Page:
Executive “super-power”, simplified procedures, weakening of parliamentary scrutiny, technologic surveillance. «Although extraordinary measures may be beneficial at a certain moment, the example nevertheless causes harm, because if one establishes the habit of breaking the laws for good reasons, later on, under the same pretext, one can break them for bad reasons», you reminded on the New Statesman quoting Machiavelli. What kind of democracy will we be left with once the “emergency” is over? And what can citizens do to ensure they will not be robbed of their freedom, representation and guarantees?
How democracy looks after the Corona-crisis is clearly going to vary in different places, based on factors predating the crisis. What is happening in Hungary is not going to be replicated everywhere (though nor will it happen just in Hungary). One general tendency is likely to be the personalisation of political power. Emergency rule tends to encourage the concentration of power in the hands of individuals and the networks they form, marginalising formal institutions and procedures. We are seeing this at the state level, also at the European. While personalisation tendencies may be most pronounced in periods of heightened exceptionalism, they leave habits, precedents and interpersonal ties that outlive the particular episode. Leadership based on a few key figures surrounded by trusted aides is likely to be a template that recurs, and in the spirit of the Machiavelli quotation, it is something that won’t always be put to good purpose. If leaders are seen to have acted successfully in the period of crisis management, they are likely to gain favourable reputations that boost their public standing and allow them to connect directly with mass publics with less need of intermediary organisations. The public satisfaction ratings for many world leaders are already well up, and some may stay up. Although in many countries the crisis response has not been led by those we tend to call ‘populists’, one of the legacies of emergency politics can be to make figureheads out of those at the top, and that can be just as difficult for collective forms of politics.
What can critically-minded people do? It is tempting to say: join a left-wing political party. When institutions are being weakened, it is important that there are political associations beyond them that can challenge them and try to reform them. Given the significance of transnational structures, transnationalism matters here too. Certainly, parties and movements are themselves hit hard by the current situation – lockdowns render them invisible to their members, interrupt their efforts at mobilisation, and generally make them more ignorable. But one might hope that there are also positive opportunities here. The immobilisation of millions of people is also a chance to connect with them. Many people – those who are not rushed off their feet in frontline jobs – currently have an unexpected amount of free time and good reason to reflect on deeply political questions to do with public services, social inequalities, economic decision-making, and so on. Crises are moments of collective learning, even when people are physically separated, and one might see opportunities here for well-organised parties to follow up – opportunities to build on a process of political education already underway.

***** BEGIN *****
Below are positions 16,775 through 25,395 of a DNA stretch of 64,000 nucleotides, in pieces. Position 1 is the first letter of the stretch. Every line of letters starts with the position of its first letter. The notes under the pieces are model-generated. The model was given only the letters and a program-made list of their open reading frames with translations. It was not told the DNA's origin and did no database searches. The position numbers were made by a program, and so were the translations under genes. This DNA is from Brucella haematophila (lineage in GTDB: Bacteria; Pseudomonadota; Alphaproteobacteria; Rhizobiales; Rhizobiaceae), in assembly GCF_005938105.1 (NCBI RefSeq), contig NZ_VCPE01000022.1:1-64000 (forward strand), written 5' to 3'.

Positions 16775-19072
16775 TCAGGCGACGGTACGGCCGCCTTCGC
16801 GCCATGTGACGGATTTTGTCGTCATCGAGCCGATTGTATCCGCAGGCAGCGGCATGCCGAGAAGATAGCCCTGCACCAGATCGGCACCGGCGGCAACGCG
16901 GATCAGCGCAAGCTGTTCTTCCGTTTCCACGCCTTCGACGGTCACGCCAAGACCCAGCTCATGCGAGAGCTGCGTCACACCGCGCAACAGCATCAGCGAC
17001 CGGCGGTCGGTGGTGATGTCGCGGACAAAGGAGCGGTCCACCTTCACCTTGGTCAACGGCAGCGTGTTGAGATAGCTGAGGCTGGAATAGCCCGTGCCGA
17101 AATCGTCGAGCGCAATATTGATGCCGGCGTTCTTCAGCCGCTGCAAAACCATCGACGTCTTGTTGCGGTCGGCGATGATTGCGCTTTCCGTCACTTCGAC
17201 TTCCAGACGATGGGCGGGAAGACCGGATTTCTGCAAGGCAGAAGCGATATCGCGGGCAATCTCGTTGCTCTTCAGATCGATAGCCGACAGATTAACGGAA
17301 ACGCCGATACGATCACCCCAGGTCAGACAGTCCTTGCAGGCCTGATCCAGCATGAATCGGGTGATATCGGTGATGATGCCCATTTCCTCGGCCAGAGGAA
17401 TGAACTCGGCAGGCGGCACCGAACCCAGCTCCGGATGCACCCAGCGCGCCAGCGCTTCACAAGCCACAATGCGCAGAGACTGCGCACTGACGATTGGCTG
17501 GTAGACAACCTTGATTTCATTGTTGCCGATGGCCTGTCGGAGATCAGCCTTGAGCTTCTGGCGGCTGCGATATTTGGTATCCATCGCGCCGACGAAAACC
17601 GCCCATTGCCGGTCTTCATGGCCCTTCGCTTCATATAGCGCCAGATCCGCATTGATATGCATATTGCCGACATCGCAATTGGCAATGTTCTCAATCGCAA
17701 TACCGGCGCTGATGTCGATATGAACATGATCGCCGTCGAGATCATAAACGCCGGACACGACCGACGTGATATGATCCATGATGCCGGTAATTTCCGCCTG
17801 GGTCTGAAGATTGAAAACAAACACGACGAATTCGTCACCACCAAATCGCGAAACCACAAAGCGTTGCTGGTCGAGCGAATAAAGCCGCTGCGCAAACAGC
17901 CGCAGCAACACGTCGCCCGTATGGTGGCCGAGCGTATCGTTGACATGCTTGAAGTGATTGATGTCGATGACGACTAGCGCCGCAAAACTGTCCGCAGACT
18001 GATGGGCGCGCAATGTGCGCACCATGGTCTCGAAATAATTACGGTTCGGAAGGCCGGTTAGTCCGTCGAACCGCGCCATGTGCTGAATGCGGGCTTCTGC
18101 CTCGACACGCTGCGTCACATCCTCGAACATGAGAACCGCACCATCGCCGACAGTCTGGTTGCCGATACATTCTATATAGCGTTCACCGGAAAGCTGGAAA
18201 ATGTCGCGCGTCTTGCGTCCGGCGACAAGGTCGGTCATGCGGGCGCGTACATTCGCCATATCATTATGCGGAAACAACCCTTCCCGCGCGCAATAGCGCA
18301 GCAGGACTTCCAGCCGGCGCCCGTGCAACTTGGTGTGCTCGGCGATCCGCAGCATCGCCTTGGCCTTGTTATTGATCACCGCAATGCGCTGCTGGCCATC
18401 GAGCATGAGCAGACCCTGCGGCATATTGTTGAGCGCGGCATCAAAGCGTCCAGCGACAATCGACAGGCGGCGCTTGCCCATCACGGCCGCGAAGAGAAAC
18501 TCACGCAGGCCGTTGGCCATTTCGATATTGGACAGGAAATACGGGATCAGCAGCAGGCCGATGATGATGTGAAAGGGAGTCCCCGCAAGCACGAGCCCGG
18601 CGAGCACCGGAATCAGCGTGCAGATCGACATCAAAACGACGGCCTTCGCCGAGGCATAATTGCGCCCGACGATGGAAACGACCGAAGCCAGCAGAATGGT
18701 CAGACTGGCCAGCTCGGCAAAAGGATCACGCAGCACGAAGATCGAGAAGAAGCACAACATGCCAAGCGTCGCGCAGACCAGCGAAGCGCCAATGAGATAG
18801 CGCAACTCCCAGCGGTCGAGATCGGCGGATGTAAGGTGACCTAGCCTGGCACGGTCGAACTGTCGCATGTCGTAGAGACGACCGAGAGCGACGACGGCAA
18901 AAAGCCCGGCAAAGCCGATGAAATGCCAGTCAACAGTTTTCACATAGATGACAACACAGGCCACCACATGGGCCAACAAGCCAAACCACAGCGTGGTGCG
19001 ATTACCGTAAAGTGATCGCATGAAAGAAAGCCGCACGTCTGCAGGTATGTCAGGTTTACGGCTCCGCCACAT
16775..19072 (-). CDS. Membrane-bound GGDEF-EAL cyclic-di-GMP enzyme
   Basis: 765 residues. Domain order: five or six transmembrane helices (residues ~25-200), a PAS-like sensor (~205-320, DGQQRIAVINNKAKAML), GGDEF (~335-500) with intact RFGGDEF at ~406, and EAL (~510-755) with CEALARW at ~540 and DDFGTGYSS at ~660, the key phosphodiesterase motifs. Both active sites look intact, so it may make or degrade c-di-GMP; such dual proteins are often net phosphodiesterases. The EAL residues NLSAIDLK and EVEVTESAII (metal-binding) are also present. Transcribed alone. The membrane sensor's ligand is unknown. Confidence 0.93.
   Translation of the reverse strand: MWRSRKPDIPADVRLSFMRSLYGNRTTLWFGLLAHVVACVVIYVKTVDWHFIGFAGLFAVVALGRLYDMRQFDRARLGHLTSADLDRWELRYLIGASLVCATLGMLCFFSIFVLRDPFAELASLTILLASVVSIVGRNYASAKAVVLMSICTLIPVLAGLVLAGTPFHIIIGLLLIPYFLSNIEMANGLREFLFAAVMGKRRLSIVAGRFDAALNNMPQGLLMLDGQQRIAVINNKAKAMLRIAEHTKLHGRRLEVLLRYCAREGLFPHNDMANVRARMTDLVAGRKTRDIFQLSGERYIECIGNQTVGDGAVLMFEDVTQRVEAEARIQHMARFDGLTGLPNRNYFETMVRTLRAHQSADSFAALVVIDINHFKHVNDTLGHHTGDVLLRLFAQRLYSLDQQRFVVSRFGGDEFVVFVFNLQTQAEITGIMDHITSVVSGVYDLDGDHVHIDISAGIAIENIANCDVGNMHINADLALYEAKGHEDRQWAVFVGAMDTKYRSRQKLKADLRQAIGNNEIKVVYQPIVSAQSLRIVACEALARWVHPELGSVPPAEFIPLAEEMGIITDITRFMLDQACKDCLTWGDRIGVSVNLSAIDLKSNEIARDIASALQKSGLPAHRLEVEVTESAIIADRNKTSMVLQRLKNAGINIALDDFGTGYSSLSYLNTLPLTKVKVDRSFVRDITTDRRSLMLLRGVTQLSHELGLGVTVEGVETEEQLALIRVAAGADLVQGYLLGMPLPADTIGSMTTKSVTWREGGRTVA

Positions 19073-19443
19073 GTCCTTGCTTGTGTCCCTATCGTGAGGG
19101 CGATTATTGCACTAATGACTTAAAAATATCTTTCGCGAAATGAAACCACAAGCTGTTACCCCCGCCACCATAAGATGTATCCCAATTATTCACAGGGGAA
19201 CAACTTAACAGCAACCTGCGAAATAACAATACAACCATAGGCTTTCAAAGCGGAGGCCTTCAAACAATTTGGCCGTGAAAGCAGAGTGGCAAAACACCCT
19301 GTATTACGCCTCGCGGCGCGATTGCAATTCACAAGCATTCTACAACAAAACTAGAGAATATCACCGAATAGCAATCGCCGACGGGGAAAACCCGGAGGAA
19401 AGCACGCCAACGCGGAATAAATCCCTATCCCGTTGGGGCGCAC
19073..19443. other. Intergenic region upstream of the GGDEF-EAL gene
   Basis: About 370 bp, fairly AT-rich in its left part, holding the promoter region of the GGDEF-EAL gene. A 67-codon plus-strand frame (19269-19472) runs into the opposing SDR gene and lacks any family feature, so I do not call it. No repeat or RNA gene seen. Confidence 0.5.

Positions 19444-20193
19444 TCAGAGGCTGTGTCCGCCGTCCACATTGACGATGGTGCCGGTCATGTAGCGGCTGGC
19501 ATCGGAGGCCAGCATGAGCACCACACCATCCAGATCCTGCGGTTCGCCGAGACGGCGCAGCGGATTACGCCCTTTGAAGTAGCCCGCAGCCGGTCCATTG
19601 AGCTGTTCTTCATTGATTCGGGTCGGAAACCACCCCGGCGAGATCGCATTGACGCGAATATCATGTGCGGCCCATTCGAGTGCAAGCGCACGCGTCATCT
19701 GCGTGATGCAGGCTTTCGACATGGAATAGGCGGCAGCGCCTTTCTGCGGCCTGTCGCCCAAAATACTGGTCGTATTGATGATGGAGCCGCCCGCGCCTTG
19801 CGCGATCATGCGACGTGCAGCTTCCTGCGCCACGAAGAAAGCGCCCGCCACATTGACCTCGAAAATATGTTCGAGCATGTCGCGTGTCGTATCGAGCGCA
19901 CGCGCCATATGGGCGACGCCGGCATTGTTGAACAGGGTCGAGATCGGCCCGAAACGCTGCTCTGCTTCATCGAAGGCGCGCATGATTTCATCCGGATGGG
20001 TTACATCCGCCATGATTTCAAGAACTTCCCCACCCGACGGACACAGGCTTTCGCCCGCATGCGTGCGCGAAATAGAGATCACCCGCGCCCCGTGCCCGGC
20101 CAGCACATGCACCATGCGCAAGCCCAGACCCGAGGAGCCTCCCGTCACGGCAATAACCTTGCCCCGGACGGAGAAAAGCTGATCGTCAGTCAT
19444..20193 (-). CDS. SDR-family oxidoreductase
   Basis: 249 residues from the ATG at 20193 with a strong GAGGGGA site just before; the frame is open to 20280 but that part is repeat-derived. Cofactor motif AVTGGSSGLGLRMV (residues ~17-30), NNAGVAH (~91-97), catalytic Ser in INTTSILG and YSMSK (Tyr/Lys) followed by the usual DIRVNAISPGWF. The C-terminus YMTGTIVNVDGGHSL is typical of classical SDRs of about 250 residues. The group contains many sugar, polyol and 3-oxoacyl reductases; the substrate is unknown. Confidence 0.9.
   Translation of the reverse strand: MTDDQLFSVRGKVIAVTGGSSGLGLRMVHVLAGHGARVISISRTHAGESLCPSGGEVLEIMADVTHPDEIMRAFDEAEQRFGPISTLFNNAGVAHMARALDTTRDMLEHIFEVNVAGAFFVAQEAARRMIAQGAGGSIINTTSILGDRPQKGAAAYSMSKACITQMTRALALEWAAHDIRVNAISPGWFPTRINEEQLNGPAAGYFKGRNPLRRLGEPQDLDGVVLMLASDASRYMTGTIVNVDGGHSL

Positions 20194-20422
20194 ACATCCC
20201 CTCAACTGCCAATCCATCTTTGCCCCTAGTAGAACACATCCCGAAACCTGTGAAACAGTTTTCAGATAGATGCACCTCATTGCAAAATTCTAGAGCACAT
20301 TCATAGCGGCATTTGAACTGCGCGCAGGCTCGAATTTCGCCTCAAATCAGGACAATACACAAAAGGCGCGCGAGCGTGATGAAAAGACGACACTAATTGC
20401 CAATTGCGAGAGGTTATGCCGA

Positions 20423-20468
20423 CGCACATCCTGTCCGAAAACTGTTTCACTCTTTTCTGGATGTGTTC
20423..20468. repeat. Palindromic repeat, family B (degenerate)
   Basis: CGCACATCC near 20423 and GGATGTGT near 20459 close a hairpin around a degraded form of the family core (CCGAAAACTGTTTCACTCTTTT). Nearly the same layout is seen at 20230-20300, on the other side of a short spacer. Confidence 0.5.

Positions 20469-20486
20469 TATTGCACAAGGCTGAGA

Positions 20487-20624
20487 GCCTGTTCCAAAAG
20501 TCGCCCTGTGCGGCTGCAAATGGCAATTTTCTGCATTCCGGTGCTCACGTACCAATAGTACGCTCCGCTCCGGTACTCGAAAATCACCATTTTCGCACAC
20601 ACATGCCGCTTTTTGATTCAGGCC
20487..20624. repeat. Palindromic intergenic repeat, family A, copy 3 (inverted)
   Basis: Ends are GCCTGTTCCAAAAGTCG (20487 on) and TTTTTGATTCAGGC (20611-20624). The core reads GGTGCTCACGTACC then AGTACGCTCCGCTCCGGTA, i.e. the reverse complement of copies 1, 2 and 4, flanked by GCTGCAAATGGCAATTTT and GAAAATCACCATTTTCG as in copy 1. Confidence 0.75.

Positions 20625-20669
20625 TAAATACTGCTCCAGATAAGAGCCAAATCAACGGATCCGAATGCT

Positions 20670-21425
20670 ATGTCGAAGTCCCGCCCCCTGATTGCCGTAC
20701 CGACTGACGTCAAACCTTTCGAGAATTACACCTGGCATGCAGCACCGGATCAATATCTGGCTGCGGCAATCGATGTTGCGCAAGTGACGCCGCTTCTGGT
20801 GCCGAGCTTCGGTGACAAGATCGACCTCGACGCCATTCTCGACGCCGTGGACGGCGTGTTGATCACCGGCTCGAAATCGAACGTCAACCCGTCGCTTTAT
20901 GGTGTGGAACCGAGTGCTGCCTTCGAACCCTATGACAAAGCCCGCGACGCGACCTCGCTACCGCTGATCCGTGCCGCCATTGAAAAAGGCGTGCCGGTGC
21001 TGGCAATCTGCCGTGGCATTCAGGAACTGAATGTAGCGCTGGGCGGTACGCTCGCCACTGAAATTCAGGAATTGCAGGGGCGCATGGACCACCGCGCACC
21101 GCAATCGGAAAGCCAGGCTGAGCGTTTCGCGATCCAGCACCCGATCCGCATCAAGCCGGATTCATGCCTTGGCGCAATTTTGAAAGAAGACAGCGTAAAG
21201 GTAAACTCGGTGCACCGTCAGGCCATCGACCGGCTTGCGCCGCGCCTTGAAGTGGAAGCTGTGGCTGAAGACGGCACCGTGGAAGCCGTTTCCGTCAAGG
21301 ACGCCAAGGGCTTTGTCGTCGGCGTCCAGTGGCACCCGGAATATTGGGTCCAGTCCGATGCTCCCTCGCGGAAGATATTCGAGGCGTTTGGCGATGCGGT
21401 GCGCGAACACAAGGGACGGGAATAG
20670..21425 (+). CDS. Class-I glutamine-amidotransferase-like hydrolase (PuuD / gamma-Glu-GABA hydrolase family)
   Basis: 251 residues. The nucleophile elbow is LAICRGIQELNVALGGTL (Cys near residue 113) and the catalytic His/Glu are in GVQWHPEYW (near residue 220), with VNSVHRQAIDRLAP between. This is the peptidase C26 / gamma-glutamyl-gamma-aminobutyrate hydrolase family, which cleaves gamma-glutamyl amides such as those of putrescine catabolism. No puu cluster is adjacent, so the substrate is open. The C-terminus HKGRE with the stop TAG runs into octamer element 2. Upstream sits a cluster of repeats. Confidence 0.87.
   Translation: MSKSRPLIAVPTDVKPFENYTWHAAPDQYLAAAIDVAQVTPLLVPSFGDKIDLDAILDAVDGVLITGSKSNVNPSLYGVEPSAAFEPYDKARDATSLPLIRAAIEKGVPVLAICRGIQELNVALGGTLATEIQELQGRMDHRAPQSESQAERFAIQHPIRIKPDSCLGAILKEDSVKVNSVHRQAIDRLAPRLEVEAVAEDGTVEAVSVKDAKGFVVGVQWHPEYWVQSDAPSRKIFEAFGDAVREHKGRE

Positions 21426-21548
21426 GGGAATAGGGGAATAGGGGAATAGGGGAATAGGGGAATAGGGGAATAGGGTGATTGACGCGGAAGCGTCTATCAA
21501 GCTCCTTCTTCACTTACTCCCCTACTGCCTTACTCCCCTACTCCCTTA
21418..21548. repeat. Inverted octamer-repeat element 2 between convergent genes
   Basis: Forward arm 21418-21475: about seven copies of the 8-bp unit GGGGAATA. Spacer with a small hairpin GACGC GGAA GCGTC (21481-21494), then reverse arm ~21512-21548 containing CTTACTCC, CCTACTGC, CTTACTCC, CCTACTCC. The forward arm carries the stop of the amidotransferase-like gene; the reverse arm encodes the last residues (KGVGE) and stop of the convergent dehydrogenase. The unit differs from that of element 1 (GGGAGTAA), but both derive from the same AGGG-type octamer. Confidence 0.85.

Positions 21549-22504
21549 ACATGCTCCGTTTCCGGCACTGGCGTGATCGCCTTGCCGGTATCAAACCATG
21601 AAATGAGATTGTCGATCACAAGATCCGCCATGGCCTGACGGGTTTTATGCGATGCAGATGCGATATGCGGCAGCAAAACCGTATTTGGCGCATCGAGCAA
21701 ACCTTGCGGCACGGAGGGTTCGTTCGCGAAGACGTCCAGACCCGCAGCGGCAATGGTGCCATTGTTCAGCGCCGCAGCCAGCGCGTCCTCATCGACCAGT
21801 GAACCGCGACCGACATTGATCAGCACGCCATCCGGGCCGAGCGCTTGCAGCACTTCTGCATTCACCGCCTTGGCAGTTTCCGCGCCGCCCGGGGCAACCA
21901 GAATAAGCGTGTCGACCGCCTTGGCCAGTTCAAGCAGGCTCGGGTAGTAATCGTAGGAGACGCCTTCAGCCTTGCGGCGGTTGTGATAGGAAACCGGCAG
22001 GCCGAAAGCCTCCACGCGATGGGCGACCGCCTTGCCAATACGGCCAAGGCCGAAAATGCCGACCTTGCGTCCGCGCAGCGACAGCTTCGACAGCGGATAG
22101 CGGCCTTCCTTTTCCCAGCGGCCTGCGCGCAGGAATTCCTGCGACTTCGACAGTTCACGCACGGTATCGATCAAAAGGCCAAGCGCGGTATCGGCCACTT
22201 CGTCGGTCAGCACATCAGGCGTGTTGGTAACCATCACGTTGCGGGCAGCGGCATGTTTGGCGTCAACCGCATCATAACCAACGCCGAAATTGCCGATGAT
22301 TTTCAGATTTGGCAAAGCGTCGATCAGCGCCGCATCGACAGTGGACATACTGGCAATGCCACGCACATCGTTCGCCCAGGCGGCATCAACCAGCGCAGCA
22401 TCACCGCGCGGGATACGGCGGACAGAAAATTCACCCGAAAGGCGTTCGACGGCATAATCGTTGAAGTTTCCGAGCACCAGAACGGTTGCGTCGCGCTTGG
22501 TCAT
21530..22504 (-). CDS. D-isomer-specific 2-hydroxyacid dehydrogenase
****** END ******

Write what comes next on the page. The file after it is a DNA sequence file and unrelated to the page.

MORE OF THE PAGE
Unique circumstances as the ones we are faced with, as you acknowledge in your book, also offer democracies “the conditions of innovation, experiment, and creativity in politics”. What such fruitful changes do you see this crisis may bring to our societies?
Just as the Coronavirus has been the occasion for governing authorities across the world to embark on emergency rule, it has been the occasion for populations to press them to act in ways they might not have wished. As some governments – e.g. in Britain, the US, the Netherlands – toyed with policies intended only to minimise economic disruption and reassure the financial markets, they met with strong calls to act urgently for the sake of other things – public health, the availability of food, and the economic wellbeing of ordinary workers. We might think of this as a form of emergency politics from below. Instead of shoring up the established structures of power and expertise in the manner of executive exceptionalism, this counter-politics of emergency entails disputing existing priorities and interests – showing for instance that the demands of an abstraction called ‘the economy’ do not always have to come first.
Tackling climate change is going to need this kind of resetting of priorities. We have already seen forms of emergency politics from below here – ‘Extinction Rebellion’ is the obvious example, with its calls for mass action and civil disobedience. But before the Coronavirus it was uncertain whether political institutions could ever be made responsive to such concerns. It is at least now clear that there is a battle to be fought, even in adverse conditions. Recent events have been a useful rehearsal for the conflicts to come.
Photo: Karim Sahib / AFP